It’s summertime, which means in many places it’s time to throw on shorts or a bathing suit and bare more skin to the world than you have in months. For naturally tan or darker women, it might not be a major ordeal. But if you happen to be pasty white, you might be tempted to head to a tanning booth or sit in the sun to get some “color.”
Although exposing yourself to ultraviolet radiation through tanning beds or the sun even occasionally is not good for your health according to studies and experts, a couple times probably won’t kill you.
But what if you increase that to three times a week, or once a day, or even twice a day? If you are tanning excessively, you might have an unofficial disorder called “tanning addiction.”
According to the Skin Cancer Foundation website, tanning is appealing not only for appearances. It has also been found to enhance mood, provide relaxation and socialization for tanners. In fact, UV light in tanning could lead to addictive behaviors.
“UV light has been shown to increase release of opioid- like endorphins, feel-good chemicals that relieve pain and generate feelings of well-being, potentially leading to dependency,” according to the website.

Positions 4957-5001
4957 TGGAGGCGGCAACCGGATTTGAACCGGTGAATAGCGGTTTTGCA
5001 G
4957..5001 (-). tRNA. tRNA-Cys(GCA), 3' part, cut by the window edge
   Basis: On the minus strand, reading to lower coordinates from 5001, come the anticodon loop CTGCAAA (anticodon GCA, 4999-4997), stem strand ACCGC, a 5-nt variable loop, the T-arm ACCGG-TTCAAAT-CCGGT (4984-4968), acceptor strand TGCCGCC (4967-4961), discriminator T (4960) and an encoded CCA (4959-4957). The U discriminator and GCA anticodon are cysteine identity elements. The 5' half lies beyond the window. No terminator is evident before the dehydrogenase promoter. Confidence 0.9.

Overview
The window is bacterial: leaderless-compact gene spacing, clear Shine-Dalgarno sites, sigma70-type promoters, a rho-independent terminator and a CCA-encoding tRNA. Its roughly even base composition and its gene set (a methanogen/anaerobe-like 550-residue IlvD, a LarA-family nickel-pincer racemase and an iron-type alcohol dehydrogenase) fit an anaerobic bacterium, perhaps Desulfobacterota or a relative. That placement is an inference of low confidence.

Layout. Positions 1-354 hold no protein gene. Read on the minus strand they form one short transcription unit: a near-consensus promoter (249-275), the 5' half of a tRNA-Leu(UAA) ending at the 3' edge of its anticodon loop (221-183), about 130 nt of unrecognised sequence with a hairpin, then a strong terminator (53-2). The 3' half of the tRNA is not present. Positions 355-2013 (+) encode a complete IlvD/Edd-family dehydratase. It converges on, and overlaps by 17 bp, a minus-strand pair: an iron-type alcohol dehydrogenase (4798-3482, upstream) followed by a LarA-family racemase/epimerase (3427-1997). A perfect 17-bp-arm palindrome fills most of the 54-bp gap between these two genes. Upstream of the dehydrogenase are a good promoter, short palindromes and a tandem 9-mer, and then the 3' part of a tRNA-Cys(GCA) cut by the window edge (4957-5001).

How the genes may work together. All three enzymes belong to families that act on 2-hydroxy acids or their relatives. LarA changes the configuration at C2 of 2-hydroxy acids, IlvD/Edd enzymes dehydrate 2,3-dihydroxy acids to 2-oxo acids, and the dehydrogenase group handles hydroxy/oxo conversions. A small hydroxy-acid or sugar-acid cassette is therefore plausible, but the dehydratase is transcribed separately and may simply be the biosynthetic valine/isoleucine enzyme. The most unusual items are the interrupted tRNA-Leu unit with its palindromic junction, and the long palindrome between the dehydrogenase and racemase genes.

Frequent tanners could demonstrate a physical and psychological dependency toward tanning. And they might suffer from other mental health conditions, such as body dysmorphic disorder (BDD) and seasonal affective disorder (SAD), which might initially have led them to tan excessively, according to the Skin Cancer Foundation website.
Dr. Jessica Krant, an assistant clinical professor of dermatology and board-certified dermatologist, said in an email that tanning addiction is a real problem, and it can follow the textbook definition for addiction perfectly:
“Tanning so much that it disrupts other aspects of life, friends and loved ones tell you it's too much but you do it anyway, and you persist even while knowing that you are causing yourself to be very likely to get cancer and faster aging,” she said.